Hey hey hey! I’m Oliver and I play Padraic in Lieutenant of Inishmore.
Before this play I had never shot a gun before. Padraic is an Irish Terrorist whose specialty is knocking off his enemies at point blank range.
Sooo, as an actor, I thought it would be a good idea to reconcile our differences. David McCormack, an ex marine who plays James, suggested we go to Caswells Shooting Range and I jumped at the opportunity. He told me that his own personal firearm was very similar to the stage gun I would be using in the show and that I was welcome to borrow it. And then he said that just the thought of going to the shooting range gave him a hard on.
What the heck was he talking about?! I was excited but more excited/scared than excited/hard on. Clearly I was entering into new terrain. The land of manly men and their firearms! The night before we went I had a dream that I was at Caswells aiming at the target when I got a fit of giggles that I couldn’t control. The owner decided that I had become a danger to the other patrons so he approached me with a smile on his face and a semi automatic behind his back. I never knew what hit me. As my spirit left my body it floated over to the Shooting Range Rules posted on the wall. In bold lettering, right below "No alcoholic beverages" was written, "No giggling like a prepubescent girl!".
That morning, I got to the shooting range early and nervously pawed over the notes from our crash course in gun use given by Cory Starr, a former policeman and the Special Effects man on the show.
The range opened and our group of four, filed in and split the cost of ammo, eye and ear protection and extra gun. It all cost about $20 an hr. per person. I let everyone take a turn at the target before I did – all under the guise of gentlemanly courtesy. Beau Heckman, who plays Christy, was a first time gun user like me. I watched him approach the target with a swagger and confidently fire off four rounds. After him came David and Cory, who took turns pulverizing the target. Jokes were made about how the silhouetted figure didn’t have any more brains!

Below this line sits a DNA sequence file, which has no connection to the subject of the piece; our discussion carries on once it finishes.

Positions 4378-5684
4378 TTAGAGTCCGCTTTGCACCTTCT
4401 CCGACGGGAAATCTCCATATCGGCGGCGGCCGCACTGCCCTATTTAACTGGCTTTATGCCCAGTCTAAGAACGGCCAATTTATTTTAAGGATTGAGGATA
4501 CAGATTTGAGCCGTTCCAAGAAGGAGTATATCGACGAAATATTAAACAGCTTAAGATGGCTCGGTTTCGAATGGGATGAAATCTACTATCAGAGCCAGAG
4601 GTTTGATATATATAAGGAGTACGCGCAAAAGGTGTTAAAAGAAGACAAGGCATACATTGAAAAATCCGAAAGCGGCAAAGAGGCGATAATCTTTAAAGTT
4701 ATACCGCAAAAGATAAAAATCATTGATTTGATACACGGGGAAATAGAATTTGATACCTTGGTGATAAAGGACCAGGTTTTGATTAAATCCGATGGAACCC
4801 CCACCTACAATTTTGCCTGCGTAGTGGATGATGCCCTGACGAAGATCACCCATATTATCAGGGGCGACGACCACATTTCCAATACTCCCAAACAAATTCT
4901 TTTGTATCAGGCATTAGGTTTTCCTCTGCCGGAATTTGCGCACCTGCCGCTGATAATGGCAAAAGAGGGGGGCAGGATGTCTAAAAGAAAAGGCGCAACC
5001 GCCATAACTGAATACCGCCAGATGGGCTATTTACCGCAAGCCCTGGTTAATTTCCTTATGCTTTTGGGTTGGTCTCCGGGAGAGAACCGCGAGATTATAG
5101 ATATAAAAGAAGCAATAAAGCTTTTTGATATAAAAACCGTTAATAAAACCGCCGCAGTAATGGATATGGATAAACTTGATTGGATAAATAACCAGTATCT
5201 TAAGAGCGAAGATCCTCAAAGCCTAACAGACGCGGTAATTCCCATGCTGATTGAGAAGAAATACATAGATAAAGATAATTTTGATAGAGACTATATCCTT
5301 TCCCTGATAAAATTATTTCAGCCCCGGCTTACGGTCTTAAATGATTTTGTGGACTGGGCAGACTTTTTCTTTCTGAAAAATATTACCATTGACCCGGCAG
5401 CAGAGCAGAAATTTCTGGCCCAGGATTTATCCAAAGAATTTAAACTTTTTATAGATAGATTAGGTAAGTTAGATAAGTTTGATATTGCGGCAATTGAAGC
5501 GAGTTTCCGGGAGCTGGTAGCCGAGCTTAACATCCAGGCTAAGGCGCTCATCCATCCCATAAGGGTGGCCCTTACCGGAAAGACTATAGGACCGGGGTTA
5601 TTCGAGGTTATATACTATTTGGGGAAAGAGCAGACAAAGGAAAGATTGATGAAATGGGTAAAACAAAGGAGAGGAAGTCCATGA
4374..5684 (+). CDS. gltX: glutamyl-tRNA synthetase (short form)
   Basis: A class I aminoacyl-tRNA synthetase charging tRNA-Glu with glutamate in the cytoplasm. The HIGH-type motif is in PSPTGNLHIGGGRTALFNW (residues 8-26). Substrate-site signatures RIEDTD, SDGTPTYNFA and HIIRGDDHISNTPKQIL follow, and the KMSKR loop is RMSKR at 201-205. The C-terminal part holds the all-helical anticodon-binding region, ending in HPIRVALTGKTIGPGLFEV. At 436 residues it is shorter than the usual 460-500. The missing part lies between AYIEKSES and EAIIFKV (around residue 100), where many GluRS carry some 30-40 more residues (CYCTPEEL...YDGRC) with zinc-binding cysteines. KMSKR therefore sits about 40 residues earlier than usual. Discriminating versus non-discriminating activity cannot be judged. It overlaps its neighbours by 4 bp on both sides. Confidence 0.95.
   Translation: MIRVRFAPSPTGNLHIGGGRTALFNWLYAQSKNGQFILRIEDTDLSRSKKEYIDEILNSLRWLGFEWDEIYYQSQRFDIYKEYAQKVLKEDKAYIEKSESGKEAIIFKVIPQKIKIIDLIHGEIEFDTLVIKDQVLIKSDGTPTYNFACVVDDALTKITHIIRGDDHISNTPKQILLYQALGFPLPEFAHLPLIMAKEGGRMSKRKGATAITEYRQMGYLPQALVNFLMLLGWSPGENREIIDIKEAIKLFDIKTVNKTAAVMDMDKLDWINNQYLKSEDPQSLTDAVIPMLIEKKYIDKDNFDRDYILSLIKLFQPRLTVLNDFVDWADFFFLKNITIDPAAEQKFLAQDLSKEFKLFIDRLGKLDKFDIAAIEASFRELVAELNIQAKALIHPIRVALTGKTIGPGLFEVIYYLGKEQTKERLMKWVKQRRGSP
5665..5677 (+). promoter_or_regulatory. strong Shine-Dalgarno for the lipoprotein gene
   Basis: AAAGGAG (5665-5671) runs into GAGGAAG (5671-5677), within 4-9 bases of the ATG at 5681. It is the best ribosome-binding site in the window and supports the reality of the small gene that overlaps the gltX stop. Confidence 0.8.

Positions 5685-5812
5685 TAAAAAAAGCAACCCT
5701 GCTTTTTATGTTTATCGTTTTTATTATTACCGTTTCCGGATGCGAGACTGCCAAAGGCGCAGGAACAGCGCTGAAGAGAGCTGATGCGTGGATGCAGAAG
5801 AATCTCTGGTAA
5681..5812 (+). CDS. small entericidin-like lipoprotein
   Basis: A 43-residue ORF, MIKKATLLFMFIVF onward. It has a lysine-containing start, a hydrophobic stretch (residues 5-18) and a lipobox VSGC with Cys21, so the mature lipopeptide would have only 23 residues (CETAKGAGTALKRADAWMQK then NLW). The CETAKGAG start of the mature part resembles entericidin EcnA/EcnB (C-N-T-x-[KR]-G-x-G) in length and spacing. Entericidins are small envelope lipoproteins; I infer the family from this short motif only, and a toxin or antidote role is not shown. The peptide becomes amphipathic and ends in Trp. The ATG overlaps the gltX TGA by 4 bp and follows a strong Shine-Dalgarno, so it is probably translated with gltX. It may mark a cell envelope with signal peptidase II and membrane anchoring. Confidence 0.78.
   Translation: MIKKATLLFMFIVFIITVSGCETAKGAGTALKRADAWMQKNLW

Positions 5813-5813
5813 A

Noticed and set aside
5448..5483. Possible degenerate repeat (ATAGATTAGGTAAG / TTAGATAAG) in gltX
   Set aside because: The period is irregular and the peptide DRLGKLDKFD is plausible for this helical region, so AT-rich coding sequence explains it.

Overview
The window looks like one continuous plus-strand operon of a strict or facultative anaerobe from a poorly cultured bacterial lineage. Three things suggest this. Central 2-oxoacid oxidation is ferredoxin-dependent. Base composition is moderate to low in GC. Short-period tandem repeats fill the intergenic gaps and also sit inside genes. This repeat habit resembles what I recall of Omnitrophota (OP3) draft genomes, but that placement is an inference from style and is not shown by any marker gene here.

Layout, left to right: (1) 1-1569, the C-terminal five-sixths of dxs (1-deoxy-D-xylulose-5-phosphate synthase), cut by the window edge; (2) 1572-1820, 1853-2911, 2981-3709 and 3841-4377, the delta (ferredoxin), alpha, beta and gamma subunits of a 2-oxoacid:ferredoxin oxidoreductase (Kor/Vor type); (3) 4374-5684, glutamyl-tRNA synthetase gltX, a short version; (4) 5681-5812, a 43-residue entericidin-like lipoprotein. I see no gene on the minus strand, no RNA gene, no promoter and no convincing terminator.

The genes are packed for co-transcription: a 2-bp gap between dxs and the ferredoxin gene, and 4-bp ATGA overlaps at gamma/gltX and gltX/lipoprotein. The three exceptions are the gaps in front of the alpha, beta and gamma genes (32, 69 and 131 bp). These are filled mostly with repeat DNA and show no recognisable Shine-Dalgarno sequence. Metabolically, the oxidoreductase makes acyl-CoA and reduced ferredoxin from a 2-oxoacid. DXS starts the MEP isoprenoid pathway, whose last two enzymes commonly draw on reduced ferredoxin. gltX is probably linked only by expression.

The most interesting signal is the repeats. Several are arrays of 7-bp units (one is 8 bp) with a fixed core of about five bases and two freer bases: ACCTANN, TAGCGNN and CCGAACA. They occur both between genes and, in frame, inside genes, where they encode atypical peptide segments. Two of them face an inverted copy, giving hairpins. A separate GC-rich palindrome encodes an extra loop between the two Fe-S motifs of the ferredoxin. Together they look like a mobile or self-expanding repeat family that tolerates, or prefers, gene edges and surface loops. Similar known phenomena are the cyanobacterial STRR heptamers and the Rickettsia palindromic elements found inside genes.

Then it was my turn. I held the gun with my thumb pointed up the way I had been practicing at home with my imaginary gun. Cory told me that if I fired the gun like that I would probably break my thumb when the magazine snapped back. I thanked him and then put my thumb down.
I fired some rounds and I felt a rush of adrenaline as the loud noise of the gun put me into high alert. When I finished, I turned back to the boys and couldn’t help grinning ear to ear. This was really fun! More than a little scary! And yes, I thought I had a wee bit of a hard on, if not physically, at least metaphorically.
Then we decided to compete. A round bullseye target was sent out to 60 feet, twice the distance of the previous spot. Each of us had two shots.
David shot slightly down and to the left and blamed his breathing. Beau looked like a pro again but didn’t seem to be hitting the target at all. Cory managed to get one shot right to the edge of the bulls eye.
As for me, I got one shot four inches off center and my second shot was a near perfect bulls eye!!
I was sure that the guys would lift me on their shoulders and parade me all around the Valley of the Sun like a victorious gladiator but instead we went out for burgers and French fries.
I used to pride myself on being modest and soft spoken. Those days are over. Some of my friends have noticed the change. They seem to be giving me a wider berth these days. I have pinned the target with my bulls eye to the rehearsal hall wall and to any newcomer that walks through the door. I bark orders, directing their attention toward it, and gloating over my natural abilities with a gun.